The surprise guest – very much present – was Scottish violinist Nicola Bernedetti, who played two pieces from Marsalis’ long work “Blood on the Fields”. It was a coup by Marsalis, and one much appreciated by the audience (including me) – Bernedetti is a favourite with Scottish music lovers as well as being a worldwide star. But last time I saw JALCO play, they had featured some local (London) jazz musicians, and I thought it was a pity that they hadn’t invited some players from the thriving Scottish jazz scene along. It might have introduced the sell-out crowd to some musicians they might not ordinarily see.

The Blue Note music featured was mostly from the classic period of the late 1950s and early 1960s. There is a wide repertoire to choose from, but in the whole they shied away from the more popular or obvious choices. There were pieces by Jackie McLean, Wayne Shorter, McCoy Tyner, Herbie Hancock, and a couple by the recently deceased Horace Silver, amongst others. But no Thelonious Monk, for instance – one of the major figures of twentieth century music who released some major recordings on Blue Note.

The orchestrations seemed a little too reverent, taking the originals as the way the tunes should be played, rather than the starting off point for musical explorations. The arrangement of Sidney Bechet’s “Weary Blues” was the most respectful of all – rather than featuring the whole orchestra, it was arranged for a septet, and sounded like a reproduction instead of a modern interpretation of a pre-war classic. It felt somewhat of a waste – I wondered what “Old Wine”-period Gil Evans might have made of it. It was disappointing that it was this tune that got most applause, prior to Bernedetti’s surprise appearance.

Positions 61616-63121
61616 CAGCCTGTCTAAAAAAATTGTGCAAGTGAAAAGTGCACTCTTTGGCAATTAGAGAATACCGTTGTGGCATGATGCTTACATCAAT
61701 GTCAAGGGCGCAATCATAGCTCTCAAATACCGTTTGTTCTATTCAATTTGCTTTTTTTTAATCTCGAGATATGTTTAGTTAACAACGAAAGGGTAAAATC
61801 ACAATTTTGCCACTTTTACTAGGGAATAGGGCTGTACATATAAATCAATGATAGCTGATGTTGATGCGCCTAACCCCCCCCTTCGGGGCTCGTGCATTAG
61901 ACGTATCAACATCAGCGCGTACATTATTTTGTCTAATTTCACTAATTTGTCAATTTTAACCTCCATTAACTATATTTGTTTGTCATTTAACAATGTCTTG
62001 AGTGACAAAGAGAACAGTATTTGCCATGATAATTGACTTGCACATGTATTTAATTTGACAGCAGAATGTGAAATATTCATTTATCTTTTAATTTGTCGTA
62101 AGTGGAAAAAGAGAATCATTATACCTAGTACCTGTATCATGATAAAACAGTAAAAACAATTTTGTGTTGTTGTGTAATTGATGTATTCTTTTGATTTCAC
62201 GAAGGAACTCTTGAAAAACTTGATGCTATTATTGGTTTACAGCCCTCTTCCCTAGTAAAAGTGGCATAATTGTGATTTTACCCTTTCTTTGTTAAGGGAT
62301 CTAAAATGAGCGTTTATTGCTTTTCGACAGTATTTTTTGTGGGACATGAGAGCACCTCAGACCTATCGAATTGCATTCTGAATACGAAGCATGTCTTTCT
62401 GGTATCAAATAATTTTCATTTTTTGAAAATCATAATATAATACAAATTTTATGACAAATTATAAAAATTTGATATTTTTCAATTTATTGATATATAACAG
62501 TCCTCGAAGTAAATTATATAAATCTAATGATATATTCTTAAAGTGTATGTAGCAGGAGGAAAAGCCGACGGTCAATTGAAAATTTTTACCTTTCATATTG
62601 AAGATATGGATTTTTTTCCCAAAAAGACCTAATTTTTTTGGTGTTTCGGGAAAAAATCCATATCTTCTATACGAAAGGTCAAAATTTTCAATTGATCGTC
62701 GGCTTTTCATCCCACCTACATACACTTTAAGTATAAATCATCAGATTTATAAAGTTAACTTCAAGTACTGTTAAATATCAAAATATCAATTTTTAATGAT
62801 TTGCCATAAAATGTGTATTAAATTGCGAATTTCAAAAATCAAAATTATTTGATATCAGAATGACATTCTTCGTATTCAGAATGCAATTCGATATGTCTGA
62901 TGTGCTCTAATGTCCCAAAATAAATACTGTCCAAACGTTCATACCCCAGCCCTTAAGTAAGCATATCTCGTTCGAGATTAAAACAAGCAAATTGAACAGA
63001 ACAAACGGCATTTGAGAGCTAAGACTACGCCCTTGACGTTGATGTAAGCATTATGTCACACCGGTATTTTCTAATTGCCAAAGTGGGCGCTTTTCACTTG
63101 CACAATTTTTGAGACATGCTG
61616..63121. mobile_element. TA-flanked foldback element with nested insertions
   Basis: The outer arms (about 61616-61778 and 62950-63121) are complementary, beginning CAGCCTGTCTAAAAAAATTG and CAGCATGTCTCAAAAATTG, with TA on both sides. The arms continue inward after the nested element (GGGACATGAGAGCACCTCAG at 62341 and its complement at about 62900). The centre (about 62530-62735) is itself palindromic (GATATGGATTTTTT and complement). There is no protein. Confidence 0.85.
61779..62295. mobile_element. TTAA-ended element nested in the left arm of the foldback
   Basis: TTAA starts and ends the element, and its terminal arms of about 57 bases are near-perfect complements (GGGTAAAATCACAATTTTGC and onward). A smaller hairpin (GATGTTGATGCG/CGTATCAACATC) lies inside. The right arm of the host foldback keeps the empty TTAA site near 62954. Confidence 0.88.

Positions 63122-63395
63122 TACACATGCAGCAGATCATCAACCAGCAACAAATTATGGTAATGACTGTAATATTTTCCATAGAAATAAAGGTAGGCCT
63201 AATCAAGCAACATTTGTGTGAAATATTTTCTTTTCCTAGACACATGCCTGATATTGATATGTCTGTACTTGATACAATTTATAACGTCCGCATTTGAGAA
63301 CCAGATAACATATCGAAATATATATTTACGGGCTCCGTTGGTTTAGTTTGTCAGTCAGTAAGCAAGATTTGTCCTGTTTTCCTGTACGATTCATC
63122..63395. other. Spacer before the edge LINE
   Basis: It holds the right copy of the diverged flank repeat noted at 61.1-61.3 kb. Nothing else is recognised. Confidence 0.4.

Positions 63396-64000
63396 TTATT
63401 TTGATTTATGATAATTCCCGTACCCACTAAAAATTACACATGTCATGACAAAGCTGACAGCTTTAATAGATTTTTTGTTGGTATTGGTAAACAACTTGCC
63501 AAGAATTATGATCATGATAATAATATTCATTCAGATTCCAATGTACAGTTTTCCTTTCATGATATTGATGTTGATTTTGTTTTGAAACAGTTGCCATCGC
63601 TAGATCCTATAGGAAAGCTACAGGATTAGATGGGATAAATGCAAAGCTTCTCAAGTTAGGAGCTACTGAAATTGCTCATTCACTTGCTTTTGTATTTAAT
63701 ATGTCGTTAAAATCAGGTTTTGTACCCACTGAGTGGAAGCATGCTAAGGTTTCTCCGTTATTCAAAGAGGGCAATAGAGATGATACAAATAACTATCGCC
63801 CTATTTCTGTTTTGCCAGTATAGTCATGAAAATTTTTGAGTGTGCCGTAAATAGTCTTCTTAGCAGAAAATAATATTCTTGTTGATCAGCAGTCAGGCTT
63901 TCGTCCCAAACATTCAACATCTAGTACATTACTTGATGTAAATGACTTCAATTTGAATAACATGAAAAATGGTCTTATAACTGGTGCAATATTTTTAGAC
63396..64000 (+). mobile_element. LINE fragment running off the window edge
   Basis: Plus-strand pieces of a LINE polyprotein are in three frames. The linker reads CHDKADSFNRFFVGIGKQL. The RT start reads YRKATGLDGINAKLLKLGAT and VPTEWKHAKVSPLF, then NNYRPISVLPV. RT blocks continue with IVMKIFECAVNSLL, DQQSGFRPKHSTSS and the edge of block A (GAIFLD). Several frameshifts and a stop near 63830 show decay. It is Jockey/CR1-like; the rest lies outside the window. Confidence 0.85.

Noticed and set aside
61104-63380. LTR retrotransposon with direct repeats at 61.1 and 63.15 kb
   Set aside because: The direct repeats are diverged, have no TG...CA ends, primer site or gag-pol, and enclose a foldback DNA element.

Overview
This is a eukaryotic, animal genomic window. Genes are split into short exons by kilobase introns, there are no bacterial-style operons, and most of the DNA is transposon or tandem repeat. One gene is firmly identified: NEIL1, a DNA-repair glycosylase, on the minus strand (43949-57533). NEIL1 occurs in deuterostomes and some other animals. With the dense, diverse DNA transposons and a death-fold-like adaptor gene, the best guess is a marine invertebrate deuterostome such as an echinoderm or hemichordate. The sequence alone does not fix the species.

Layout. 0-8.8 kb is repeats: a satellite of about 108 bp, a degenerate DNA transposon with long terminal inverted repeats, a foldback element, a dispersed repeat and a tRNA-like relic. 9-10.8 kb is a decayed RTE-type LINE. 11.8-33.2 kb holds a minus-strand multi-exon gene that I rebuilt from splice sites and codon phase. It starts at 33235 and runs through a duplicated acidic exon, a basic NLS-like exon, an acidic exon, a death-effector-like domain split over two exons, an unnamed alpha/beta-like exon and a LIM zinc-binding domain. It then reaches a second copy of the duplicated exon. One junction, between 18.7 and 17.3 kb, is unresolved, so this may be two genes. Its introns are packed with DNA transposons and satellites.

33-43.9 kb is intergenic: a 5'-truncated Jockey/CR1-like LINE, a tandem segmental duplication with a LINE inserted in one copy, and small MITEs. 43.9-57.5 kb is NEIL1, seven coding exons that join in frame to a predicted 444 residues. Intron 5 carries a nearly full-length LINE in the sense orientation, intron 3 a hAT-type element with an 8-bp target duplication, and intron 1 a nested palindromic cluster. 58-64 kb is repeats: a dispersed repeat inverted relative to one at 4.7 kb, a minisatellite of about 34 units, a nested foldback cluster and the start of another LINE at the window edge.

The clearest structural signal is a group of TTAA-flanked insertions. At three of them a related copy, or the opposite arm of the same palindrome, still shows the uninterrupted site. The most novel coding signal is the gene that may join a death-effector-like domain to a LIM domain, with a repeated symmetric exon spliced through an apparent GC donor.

The closing number of the second set was a very respectful and beautiful rendition the finale to Duke Ellington’s “Black, Brown and Beige” suite. This suited the orchestra’s feeling precisely. When Marsalis announced that they’d be closing with an Ellington piece – Temperley’s suggestion – I hoped that they’d commissioned arrangement of a tune from “Money Jungle”, Duke’s Blue Note collaboration with Charles Mingus and Max Roach. But this was better – rich and luscious with exquisite playing, capturing the mood and style the original.

Konrad Wiszniewski Quartet. Edinburgh, June 2014.

To start with, this was a really enjoyable gig in an intimate venue where, for once, the band weren’t drowned out by chattering drinkers. Perhaps all the students had exams the next day.

Playing music from his new CD – though only a download was available at the gig! – Wiszniewski (or “Konrad… Konrad” as Courtney Pine called him at a recent SNJO gig) lead this new band through some muscular playing as if they’d been playing together for ages. Apparently the opposite was true – I was told drummer Alyn Cosker saw the music for the first time only hours before the gig.

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Whilst it was clearly Wiszniewski’s band, it was the contributions by Cosker and Wiszniewski’s regular pianist Euan Stevenson that really stood out. The two of them seemed to know exactly how to support each other, and Wiszniewski. This isn’t to diminish the input of bassist Mario Caribe, whom I’ve seen regularly recently in the “Playtime“sessions – this quartet felt very well balanced, Caribe bringing a deft, light touch and wonderful dose of swing.

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Together, they blew up a storm. Technically adept, Wiszniewski didn’t use technique for technique’s sake: he could match any saxophonist for speed, but never seemed to play notes just to fill the space. Playing more soprano than I’d expected, his tunes and solos on both tenor and soprano were lyrical and entertaining.

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In the intimate, and unusually quiet, surroundings of the JazzBar, this was an evening of exciting, recuperating music. The quartet seemed completely settled despite being new to the music, and I hope Wiszniewski can keep them together as a regular outfit – I’d love to see them play again!